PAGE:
So, sometimes I had the feeling, the overall experience might have been something to be seen while high on drugs (aka: Flower Power), and sometimes I simply thought to myself: Jay Scheib didn’r have any suitable idea for making use of the technology options at hand from an artistic point of view. He said, that he wanted to make us aware on how we as humans destroy the nature by showing us plastic bags, batteries (aka: flying toasters… :-) ), plastic waste on glaciers, etc. Yes, that was there, but the connection to the opera Parsifal was not working. It was more “random” and less “planned” or “fitting”.

As Jay Scheib now also in retrospect mentioned, is, what might have been best to adopt right from the start of this project: The Bauhaus stated prominently as an artistic approach for them: “Less is more”. And, yes, I also think, less would have been much better. There was so much in AR happening, that it really distracted from the music, the singers on stage. Coupled with the fact, that Jay Scheib didn’t have any useful ideas for the two main sentences of the opera (“Zum Raum wird hier die Zeit” and “Erlösung dem Erlöser”), I hope, as Jay Scheib also already mentioned, that the “Werkstatt Bayreuth” will help him in refining the AR-elements to better suite the opera.

But: After all: I loved the experience, and I’m also eager to see that staging again in two or three or even four years to see, how it will be changed and adopted over time. Having been asked to do this AR experiment for the first time in such a demanding surrunding with such a complex opera is a challenge. Not everything can work, but I’m glad, that Katharina Wagner is actively trying to advance artistic options and even allowing such experiments to happen. After all: Wagner only did 10 operas which he wanted to be shown in this house, so for us to not get bored over years, decades and centuries, change has to be embraced. And, yes, I have not been bored a single minute during that longest of his operas, and enjoyed experiencing augmented realities.

Let’s hope, this will not be the last time, these things will have been used, I can imaging great things coming from them for example in the ride down into Alberich’s world of the Nibelungen or Siegfried entering the cave of the dragon.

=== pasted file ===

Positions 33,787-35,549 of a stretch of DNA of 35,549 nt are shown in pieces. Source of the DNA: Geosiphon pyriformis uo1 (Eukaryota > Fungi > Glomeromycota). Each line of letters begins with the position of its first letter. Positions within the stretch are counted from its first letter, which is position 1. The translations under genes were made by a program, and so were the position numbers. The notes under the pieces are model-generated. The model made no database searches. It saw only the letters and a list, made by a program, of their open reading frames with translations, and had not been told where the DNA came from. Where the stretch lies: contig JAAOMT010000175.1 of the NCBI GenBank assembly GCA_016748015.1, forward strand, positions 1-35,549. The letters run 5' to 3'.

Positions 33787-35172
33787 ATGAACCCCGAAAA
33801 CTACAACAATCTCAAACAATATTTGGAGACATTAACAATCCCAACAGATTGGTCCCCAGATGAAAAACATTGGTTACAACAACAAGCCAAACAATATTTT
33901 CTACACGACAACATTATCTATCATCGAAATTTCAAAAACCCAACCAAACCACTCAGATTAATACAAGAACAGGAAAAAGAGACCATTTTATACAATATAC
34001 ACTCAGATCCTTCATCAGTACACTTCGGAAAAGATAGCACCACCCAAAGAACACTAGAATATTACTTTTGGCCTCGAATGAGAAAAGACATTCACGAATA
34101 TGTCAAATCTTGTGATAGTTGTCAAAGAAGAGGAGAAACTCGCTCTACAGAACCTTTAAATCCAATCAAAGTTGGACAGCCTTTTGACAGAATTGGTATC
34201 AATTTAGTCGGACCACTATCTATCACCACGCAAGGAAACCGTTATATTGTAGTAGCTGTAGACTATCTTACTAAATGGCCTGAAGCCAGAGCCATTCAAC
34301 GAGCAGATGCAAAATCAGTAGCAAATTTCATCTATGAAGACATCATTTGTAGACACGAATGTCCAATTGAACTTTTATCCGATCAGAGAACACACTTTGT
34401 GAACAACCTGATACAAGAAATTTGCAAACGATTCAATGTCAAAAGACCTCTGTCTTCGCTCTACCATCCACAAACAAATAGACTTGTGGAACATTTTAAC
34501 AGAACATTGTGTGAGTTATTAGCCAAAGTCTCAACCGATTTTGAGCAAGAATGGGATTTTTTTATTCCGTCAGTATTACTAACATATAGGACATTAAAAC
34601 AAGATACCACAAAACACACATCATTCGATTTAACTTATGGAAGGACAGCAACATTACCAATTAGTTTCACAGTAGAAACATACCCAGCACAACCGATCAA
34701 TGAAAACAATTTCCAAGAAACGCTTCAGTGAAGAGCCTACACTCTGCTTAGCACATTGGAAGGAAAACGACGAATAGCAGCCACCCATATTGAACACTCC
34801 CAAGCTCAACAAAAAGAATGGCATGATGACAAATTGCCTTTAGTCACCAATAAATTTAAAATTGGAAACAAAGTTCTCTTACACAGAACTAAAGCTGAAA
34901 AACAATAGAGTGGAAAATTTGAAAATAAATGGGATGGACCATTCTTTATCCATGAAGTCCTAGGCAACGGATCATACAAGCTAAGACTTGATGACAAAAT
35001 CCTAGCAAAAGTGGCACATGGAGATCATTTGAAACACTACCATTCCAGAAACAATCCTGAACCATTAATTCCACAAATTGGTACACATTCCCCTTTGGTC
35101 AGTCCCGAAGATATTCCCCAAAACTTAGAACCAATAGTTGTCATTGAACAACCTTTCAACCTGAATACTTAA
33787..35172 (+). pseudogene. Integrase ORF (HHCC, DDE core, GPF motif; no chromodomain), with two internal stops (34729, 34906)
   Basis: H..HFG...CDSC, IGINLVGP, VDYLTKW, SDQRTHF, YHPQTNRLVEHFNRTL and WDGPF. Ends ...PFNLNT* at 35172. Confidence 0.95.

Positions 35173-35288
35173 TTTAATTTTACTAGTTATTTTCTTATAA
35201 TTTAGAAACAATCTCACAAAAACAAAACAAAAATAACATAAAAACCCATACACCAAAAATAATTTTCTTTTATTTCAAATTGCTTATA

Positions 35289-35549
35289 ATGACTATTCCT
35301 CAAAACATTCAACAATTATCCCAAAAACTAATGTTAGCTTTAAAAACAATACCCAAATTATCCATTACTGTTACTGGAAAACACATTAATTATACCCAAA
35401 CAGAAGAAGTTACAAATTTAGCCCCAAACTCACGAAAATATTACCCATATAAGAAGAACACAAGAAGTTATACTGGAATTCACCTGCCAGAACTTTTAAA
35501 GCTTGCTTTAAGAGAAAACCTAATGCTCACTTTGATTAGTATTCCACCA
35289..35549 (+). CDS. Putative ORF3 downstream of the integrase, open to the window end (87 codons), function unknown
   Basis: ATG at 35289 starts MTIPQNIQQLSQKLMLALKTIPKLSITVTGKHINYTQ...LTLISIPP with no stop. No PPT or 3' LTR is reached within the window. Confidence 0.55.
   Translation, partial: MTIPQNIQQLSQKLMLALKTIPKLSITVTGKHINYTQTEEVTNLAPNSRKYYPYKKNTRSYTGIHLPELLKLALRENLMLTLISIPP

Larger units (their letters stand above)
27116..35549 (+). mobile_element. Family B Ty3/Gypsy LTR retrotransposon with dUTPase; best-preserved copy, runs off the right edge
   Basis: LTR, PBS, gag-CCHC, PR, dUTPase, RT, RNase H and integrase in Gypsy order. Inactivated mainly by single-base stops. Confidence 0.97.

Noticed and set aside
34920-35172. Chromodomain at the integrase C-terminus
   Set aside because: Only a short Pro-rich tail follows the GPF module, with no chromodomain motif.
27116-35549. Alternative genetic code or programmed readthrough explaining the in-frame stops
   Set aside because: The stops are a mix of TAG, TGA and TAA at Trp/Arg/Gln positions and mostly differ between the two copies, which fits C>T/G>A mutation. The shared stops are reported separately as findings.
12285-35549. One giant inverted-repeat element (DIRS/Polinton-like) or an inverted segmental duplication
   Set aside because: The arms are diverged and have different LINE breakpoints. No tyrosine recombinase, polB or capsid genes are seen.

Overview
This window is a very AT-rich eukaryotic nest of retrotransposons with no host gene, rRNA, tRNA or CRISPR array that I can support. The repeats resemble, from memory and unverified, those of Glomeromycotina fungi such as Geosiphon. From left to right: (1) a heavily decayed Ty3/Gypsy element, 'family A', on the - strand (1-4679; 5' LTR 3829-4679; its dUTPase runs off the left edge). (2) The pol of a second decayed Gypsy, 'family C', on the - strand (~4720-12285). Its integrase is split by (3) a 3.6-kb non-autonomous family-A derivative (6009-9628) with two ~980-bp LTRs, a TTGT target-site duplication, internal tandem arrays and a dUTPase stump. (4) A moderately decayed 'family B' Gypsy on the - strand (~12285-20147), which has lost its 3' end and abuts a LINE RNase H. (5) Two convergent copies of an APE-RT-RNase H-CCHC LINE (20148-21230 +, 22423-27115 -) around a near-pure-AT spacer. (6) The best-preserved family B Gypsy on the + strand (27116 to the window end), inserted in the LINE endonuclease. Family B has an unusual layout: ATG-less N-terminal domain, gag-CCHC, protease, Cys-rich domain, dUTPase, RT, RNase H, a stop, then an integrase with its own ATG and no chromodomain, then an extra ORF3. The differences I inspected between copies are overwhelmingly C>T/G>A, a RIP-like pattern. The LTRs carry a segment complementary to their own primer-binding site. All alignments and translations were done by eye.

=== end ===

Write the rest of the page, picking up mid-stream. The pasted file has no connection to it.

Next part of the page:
So, thanks for the entertaining and enjoyable experience, even if it didn’t add much to the questions asked by Parsifal. But that can come over time.

Bayreuth: Richard Wagner: Tannhäuser (August 20th, 2023)

By , September 3, 2023 16:08

First, again, the obvious (in German):

Musikalische Leitung: Nathalie Stutzmann
Regie: Tobias Kratzer
Bühne und Kostüm: Rainer Sellmaier
Licht: Reinhard Traub
Video: Manuel Braun
Dramaturgie: Konrad Kuhn
Chorleitung: Eberhard Friedrich

Landgraf Hermann: Günther Groissböck
Tannhäuser: Klaus Florian Vogt
Wolfram von Eschenbach: Markus Eiche
Biterolf: Olafur Sigurdarson
Reinmar von Zweter: Jens-Erik Aasbø
Elisabeth, Nichte des Landgrafen: Elisabeth Teige
Venus: Ekaterina Gubanova
Ein junger Hirt: Julia Grüter
Le Gateau Chocolat: Le Gateau Chocolat
Oskar: Manni Laudenbach
Edelknaben: Cornelia Heil, Ekaterina Gubanova, Laura Margaret Smith, Karolin Zeinert

This has been the second time, that we saw this staging, and we will not regret it. This IS currently the best staging in Bayreuth, and I’m quite sure, that I can say, that for me, it’s the most convincing staging of a Tannhäuser, that I have seen so far. We saw it the first time, when it premiered in 2019, and instantly fell in love with it, so as it was sopposed to be the last year to be seen, we decided to go again. Luckily, for all those, who did not yet have the chance to see it, Katharina Wagner announced that it will be also shown next year (aka: 2024) again.

So, what Is it, that makes me love this staging?

First: This staging does NOT try to picture the libretto, it tries to provide answers to questions asked by the libretto, like: What role does an artist have in socienty? How can an artist (Wagner states in 1849: “frei im Wollen, frei im Thun, frei im Genießen”) solve his being drawn between being an artist and still belonging to the “normal” society? What role does the audience of an artist play? And more specifically even: What role does the audience in Bayreuth play? And: How shall a staging of an opera happen?

Let’s start with the last question: The whole second act is “staged” in a illuminated frame: The whole singing contest takes place inside that frame. But the artists group doesn’ feel well inside that frame, because the rules of that frame are way to conventional, not liberal or free. But it takes them a long time to break out of that frame (whereas breaking into that frame was quite easy, and shown in Manuel Braun’s great video just above that frame (the stage opening in Bayreuth is a square, and here singing took place in the lower part, the screen for the video is the upper part), and we can see, how they break into the Festspielhaus to disrupt the conventional singing contest in black and white video. But then breaking out of that frame is difficult, and I specifically love the cautios move, that Venus does to “test” the world outside that conventional order and its frame in stepping out of the frame to the front.

Or the audience of the Festspiele: In the first act, we see the Festspielhaus, and the pilgrims choir is just the regular audience coming to the Bayreuth Festspiele and they pilgrim up to the Festspielhaus, including those, coming to late and hurrying up, and those being early and already reading the program book, and also those being well prepared and having their fans used against the hot air.